- 5.6.18: a. Which of the monosubstituted cyclohexanes in Table 3.9 on p. 128...
- 5.6.19: The G for conversion of axial fluorocyclohexane to equatorial fluor...
- 5.6.20: a. Calculate the percentage of isopropylcyclohexane molecules that ...
Solutions for Chapter 5.6: Thermodynamics: How Much Product is Formed?
Full solutions for Organic Chemistry | 8th Edition
The study of the chemistry of living systems. (Chapter 24: Introduction)
The amount of acid or base a buffer can neutralize before the pH begins to change appreciably. (Section 17.2)
A unit of energy; it is the amount of energy needed to raise the temperature of 1 g of water by 1 °C from 14.5 °C to 15.5 °C. A related unit is the joule: 1 cal = 4.184 J. (Section 5.1)
The process by which a liquid rises in a tube because of a combination of adhesion to the walls of the tube and cohesion between liquid particles. (Section 11.3)
common ion effect.
The shift in equilibrium caused by the addition of a compound having an ion in common with the dissolved substances. (16.2)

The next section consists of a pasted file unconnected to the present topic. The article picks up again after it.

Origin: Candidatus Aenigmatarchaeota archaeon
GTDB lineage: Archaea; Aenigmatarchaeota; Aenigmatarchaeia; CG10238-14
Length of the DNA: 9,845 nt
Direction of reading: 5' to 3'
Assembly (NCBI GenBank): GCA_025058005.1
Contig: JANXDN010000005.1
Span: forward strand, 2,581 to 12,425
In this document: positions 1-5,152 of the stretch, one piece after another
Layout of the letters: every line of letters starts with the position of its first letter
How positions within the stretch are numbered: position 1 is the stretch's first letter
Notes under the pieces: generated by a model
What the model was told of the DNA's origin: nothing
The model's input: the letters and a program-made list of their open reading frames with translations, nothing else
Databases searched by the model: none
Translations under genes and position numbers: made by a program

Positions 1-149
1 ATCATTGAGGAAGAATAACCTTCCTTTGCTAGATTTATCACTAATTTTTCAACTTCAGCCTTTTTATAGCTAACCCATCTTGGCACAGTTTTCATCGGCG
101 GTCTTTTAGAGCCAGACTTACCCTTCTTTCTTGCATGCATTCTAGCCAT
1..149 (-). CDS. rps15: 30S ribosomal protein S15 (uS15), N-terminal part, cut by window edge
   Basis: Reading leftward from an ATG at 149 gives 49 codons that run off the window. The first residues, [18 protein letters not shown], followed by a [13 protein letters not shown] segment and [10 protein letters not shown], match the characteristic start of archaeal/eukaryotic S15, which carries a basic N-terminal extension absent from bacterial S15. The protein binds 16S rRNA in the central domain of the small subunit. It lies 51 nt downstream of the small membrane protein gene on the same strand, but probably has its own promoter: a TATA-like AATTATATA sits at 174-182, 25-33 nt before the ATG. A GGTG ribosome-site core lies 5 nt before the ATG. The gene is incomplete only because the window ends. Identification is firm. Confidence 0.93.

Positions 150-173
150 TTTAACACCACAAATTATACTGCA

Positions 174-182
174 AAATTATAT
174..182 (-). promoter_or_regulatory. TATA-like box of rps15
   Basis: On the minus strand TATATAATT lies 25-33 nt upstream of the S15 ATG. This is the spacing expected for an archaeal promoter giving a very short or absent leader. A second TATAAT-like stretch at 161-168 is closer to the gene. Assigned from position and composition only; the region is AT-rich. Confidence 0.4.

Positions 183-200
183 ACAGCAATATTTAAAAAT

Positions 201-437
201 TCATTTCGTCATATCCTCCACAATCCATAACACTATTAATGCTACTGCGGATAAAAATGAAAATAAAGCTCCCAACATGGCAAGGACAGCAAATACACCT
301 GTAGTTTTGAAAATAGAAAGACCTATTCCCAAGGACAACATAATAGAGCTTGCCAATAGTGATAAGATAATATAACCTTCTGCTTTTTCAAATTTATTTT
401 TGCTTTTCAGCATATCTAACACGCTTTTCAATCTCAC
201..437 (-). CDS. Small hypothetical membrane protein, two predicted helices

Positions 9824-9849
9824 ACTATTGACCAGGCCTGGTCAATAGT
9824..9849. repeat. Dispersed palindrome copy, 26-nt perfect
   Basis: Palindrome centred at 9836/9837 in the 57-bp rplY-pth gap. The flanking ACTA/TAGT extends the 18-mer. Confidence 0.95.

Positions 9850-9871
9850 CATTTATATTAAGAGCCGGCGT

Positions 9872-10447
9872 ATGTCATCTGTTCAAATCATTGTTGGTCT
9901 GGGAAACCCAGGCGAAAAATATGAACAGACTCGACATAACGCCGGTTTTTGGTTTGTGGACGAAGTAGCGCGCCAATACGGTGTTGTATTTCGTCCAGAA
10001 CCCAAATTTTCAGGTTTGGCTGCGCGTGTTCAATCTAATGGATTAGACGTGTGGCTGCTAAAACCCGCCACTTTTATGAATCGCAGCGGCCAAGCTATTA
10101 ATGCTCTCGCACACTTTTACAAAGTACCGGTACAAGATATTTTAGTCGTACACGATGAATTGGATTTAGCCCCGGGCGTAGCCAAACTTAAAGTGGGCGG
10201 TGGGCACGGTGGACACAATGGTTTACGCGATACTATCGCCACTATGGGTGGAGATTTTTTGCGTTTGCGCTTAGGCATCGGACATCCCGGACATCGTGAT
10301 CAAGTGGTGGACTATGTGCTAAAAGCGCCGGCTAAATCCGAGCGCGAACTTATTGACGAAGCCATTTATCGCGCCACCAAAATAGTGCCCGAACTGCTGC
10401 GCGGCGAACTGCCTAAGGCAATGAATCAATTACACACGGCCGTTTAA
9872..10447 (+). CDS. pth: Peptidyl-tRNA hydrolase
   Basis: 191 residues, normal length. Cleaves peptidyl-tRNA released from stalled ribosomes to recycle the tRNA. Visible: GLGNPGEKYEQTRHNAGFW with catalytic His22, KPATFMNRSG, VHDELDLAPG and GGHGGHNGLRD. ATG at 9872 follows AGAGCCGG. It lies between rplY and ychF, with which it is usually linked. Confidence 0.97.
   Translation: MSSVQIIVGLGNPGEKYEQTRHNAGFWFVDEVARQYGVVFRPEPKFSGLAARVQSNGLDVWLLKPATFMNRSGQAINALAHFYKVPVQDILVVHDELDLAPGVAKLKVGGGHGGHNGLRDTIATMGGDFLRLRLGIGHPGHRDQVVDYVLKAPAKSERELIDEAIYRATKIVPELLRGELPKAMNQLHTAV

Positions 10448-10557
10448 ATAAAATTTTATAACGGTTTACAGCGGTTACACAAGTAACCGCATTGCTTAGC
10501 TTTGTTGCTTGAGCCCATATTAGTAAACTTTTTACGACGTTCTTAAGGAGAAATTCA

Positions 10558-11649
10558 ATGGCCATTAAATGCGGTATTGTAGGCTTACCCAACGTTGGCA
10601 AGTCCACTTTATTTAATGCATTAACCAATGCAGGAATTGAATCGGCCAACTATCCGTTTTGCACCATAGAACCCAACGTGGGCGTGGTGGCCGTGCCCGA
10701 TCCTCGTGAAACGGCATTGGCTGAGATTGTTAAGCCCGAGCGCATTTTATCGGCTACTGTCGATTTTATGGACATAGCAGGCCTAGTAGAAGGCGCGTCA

The spreading of a charge or lone pair as described by resonance theory.
An ionic compound that is formed upon treatment of a primary amine with NaNO2 and HCl.
Ground-state electron confi guration
The lowest-energy electron confi guration for an atom or molecule.
In radical reactions, a type of arrow-pushing pattern in which a halogen atom is abstracted by a radical, generating a new radical.
A reaction which involves the addition of a halogen and a hydroxyl group (OH) across an alkene.
An equation that is often employed to calculate the pH of buffered solutions: pH = pKa + log 3conjugated base4 3acid4
A functional group in which two acyl groups, RCO! or ArCO!, are bonded to a nitrogen atom
A polymer chain that continues to grow without chain-termination steps until either all of the monomer is consumed or some external agent is added to terminate the chain. The polymer chains will continue to grow if more monomer is added.
oxidation number (oxidation state)
A positive or negative whole number assigned to an element in a molecule or ion on the basis of a set of formal rules; to some degree it reflects the positive or negative character of that atom. (Section 4.4)
pi (p) bond
A bond formed from adjacent, overlapping p orbitals.
For proteins, the sequence of amino acid residues.
A mixture of equal amounts of the dextrorotatory and levorotatory forms of a chiral molecule. A racemic mixture will not rotate the plane of polarized light. (Section 23.4)
A conformation of a conjugateddiene in which the disposition of the two p bonds with regard to the connecting single bond is translike (a dihedral angle of 180°).
A voltaic cell that can be recharged. (Section 20.7)
A compound containing an SRO bond that is flanked on both sides by R groups.